Hong Kong’s art scene has expanded rapidly in the last few years. Where once there was no international art event of repute, now the city plays host to the likes of Art Basel, Affordable Art Fair, Ink Asia, not to mention local events like Art Central and HK Walls. Hong Kong’s restaurant scene has kept pace, too, and a number of excellent restaurants are now as good as some galleries, offering up not just good food but exquisite art on the side. Here are the best.
is an extension of Mario Carbone’s New York restaurant and is run by the chef’s cousin, Louie Carbone. The clubby, leather and brass decked retro dining room looks like something straight out of The Godfather, with waiters decked out in pressed tuxedos. Decorating the walls is an array of snazzy and eye-catching contemporary art collected for the restaurant by curator Vito Schnabel. Enjoy it and your veal parmesan and meatballs.
Hong Kong’s first self-proclaimed 'nipo-Brasileiro' restaurant,is a feast for the eyes as much as the taste buds. Brazilian street artists TOZ and duo Bicicleta sem Freio were brought to Hong Kong to transport the extraordinarily colourful heart and soul of Brazil into Djapa. There isn’t an inch of the restaurant that hasn’t been used as a canvas. And then there’s the Takashi Murakami artwork to boot. Food is a flavourful mix of Japanese robata skewers and hearty Brazilian classics like feijoada.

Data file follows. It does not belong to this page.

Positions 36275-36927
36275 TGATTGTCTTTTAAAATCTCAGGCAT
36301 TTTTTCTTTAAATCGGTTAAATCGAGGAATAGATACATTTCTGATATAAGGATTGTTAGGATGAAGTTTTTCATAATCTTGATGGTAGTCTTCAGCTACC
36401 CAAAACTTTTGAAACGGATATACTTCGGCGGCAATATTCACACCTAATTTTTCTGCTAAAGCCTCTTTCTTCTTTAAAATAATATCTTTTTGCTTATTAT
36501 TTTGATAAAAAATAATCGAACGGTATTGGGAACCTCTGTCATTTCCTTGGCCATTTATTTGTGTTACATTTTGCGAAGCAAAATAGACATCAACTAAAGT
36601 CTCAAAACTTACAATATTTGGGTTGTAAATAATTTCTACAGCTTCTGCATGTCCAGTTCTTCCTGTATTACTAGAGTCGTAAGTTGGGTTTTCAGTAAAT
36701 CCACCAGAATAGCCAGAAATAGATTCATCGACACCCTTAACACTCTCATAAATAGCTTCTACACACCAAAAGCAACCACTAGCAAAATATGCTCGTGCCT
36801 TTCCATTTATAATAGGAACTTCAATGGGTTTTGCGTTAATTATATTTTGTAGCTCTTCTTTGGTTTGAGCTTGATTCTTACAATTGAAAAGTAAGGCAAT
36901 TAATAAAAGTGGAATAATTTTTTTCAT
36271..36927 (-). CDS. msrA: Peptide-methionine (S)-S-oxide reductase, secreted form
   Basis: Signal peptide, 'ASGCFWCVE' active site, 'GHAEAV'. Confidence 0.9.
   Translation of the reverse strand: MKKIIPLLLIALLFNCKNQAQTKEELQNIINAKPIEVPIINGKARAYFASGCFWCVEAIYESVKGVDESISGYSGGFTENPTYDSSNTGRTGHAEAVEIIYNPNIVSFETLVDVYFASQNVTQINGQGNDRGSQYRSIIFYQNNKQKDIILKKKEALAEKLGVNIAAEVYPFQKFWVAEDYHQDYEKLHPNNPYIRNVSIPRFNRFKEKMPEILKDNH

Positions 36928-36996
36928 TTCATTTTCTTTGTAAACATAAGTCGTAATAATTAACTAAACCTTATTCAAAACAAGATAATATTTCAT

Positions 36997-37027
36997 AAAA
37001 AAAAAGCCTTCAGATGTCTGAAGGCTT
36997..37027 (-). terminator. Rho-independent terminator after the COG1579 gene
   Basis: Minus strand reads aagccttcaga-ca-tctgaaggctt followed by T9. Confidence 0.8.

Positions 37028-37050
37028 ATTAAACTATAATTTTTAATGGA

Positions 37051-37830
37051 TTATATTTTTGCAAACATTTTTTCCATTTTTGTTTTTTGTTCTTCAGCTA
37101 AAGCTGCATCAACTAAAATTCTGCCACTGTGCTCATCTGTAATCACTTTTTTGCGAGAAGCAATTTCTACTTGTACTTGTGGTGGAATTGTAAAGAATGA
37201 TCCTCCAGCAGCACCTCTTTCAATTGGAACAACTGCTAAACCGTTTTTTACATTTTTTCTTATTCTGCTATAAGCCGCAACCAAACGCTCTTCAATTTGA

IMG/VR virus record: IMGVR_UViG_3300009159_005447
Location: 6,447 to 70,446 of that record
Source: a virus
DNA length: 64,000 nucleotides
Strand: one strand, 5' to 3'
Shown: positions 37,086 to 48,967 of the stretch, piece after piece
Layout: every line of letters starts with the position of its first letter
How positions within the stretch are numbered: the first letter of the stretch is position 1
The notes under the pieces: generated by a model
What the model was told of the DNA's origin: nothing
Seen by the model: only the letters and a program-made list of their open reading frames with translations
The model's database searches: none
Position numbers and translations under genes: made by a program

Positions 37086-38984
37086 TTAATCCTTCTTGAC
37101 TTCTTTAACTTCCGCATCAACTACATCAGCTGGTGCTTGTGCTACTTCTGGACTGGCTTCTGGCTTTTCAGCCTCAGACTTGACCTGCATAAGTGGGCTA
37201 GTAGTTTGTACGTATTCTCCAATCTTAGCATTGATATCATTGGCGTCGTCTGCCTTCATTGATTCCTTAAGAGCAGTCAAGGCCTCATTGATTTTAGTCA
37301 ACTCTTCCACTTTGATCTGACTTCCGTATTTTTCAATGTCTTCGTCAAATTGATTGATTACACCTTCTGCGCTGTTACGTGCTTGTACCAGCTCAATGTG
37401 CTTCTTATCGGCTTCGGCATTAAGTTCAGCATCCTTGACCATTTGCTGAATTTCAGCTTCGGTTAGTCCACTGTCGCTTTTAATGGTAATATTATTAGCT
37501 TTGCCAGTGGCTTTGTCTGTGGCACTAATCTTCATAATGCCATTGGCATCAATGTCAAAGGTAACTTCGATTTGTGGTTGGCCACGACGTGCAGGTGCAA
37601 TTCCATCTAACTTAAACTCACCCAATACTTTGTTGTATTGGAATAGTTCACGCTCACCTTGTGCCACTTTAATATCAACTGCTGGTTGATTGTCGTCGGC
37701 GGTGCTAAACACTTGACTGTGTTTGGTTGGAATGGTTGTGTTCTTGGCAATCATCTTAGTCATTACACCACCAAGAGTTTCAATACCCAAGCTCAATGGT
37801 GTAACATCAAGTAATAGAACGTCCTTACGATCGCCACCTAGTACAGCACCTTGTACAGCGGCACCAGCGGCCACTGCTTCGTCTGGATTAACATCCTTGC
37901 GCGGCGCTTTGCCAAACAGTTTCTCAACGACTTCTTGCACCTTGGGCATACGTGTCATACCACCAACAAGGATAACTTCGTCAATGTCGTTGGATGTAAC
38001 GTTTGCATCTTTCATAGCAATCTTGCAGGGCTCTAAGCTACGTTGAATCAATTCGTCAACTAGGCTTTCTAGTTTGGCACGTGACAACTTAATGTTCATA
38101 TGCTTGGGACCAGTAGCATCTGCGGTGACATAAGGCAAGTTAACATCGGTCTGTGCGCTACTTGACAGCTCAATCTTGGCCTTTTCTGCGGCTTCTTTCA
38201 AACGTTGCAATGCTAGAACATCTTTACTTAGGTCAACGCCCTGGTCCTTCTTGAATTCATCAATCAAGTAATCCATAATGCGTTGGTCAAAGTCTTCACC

A mix between fine art exhibitions and fine dining, this expansive venue in Central leaves most of its appeal to mystery. Boasting a spacious terrace and elegant interiors,specialises in traditional Cantonese cuisine, think local staples such as baked abalone, crispy suckling pig, fried lobster and kumquat puffs, many with innovative twists. The restaurant’s dedicated art manager looks after the cultural side of things, helping to organise an array of lectures, talks, screenings and exhibitions.
may not be for lovers of paintings or sculpture, but fans of architecture and interior design will find much to admire in this restaurant housed inside a former bank vault. Stark Chinese decorations are found throughout the venue, like a giant abacus which hangs above a long table and the wall of Chinese calligraphy pens in a private dining room, and offer contrast to the western design elements like Mott’s filament bulbs. It’s a beguiling mix, so much so it won World Interior of the Year at Singapore’s Inside Festival in 2014. The food is excellent too — the restaurant is renowned for serving arguably the best char siu in all Hong Kong.
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